Communist state prosecutor Karel Vaš, a key player in some of Czechoslovakia’s notorious show trials of the 1950s, died at a Prague nursing home at the weekend. He was 96. Vaš, who remained unrepentant to the last, escaped punishment for his crimes in the post-1989 period – a source of regret to some historians and former political prisoners.
Karel Vaš joined the Communist Party of Czechoslovakia when he was 17. During World War II he was imprisoned in the Soviet Gulag – and there began collaborating with Stalin’s feared NKVD secret police.
During research of NKVD files, historian Adam Hradilek of the Institute for the Study of Totalitarian Regimes uncovered a letter that Vaš sent to the organisation’s headquarters from the camps.
“He explains in the letter that he was always a good Communist and that he’s willing to die for the Communist cause. He later explained himself that he started to cooperate with the NKVD in the Gulag camps and reported on other prisoners that were anti-Soviet.”
The Russians freed Vaš and other Czechoslovaks from the Gulag in 1941 following lobbying from General Heliodor Píka, a hero of both World Wars. That may have saved his life. In a twist of fate, Vaš – by then a state prosecutor – proposed the execution of the general on trumped-up charges of treason and espionage in a 1948 show trial.
“He was a military prosecutor in the toughest period of the Communist regime, at the beginning of the 1950s. He was responsible for many unjust political trials and was personally responsible for several death sentences.”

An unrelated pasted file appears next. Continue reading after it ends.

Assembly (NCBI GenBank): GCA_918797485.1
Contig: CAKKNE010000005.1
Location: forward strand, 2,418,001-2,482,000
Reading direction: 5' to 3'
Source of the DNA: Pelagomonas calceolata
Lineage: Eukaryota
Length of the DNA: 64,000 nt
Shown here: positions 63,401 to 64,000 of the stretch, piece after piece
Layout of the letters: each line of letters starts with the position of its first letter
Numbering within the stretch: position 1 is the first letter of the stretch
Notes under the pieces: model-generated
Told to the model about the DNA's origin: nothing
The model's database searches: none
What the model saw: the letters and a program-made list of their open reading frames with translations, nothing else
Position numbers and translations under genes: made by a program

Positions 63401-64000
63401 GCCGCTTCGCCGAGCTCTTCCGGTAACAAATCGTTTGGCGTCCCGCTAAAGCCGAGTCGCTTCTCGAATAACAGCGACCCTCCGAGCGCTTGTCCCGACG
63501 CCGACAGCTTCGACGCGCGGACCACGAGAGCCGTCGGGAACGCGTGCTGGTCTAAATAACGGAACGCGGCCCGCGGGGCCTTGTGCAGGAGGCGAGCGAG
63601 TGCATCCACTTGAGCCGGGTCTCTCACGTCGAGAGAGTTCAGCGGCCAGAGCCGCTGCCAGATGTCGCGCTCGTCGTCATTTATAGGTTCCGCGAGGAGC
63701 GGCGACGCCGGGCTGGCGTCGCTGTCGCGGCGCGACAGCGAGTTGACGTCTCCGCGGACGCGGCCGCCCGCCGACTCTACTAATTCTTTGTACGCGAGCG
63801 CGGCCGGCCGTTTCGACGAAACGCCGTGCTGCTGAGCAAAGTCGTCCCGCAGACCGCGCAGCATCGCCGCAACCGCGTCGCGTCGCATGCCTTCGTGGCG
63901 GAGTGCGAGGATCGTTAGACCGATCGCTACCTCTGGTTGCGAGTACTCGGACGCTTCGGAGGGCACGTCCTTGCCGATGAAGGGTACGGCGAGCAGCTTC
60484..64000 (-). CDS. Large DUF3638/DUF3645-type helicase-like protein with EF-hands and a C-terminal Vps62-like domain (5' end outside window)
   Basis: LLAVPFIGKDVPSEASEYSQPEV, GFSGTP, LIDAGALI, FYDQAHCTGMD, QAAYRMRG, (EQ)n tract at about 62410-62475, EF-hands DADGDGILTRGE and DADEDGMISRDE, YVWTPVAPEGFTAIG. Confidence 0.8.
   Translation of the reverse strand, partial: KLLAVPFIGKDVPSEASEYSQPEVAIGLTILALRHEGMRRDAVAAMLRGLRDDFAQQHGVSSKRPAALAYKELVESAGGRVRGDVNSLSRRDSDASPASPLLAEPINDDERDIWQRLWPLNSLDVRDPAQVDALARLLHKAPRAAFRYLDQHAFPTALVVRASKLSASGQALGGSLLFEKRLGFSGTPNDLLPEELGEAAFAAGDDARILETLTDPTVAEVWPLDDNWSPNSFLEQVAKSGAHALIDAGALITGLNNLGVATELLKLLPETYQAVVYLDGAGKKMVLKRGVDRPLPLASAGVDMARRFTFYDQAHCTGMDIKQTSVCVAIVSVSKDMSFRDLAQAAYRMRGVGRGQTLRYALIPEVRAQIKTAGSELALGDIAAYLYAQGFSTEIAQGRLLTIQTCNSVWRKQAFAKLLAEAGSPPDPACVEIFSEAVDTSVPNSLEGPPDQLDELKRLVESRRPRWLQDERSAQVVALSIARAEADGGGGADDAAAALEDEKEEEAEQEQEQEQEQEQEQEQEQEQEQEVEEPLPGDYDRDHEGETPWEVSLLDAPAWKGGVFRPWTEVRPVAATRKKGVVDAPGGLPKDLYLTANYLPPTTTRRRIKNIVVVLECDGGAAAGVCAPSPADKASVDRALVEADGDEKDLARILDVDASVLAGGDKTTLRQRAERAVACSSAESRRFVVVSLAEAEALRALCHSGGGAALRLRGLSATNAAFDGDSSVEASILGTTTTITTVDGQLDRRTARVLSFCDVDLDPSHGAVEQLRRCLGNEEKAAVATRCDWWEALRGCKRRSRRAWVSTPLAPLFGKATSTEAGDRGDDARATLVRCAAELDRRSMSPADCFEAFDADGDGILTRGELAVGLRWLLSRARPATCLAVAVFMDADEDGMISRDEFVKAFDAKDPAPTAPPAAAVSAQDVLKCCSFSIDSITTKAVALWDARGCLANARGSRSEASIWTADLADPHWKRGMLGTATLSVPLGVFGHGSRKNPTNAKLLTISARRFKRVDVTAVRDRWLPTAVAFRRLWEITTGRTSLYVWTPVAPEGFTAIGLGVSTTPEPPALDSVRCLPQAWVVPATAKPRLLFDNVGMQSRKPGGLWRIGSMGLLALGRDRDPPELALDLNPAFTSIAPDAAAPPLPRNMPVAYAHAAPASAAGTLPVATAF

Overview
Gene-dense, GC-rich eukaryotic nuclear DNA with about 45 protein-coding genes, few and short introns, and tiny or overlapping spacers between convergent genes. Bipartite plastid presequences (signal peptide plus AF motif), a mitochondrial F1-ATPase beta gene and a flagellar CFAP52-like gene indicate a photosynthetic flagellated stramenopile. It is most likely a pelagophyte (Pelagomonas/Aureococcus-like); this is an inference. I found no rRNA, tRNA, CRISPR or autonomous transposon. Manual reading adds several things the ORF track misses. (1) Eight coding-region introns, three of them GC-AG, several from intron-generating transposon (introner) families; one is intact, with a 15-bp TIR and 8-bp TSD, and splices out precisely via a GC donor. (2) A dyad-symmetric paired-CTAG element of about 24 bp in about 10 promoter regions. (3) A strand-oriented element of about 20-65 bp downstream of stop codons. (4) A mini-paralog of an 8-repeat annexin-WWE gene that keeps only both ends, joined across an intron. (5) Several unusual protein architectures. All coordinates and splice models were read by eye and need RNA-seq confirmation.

In 2001, Karel Vaš – then in his mid 80s – did himself stand trial, on charges of inserting a fake document into General Píka’s file that was used as evidence that he had collaborated with British intelligence. He received a seven-year jail term, but that was quashed by an appeals court due to the statute of limitations.
Vaš, reputed to have been unusually clever, never admitted to any wrongdoing. This recording comes from an interview he gave to the project Paměť národa (Memory of the Nation).
“I did many stupid things out of ignorance. I never harmed anybody deliberately. But I didn’t stand for any crooked behaviour around me.”
Since Monday’s announcement of his death, former political prisoners have expressed regret over the fact that Vaš died an innocent man in the eyes of the law. That view is shared by historian Eduard Stehlík, who is also from the Institute for the Study of Totalitarian Regimes.
“Of course he would have belonged in prison. But a court could at least have decided that he played a role in judicial murders, and a very significant role. I’m not a supporter of 80-year-olds ending up in prison. But it should be at least said that he committed crimes. The court should have delivered some verdict with that meaning.”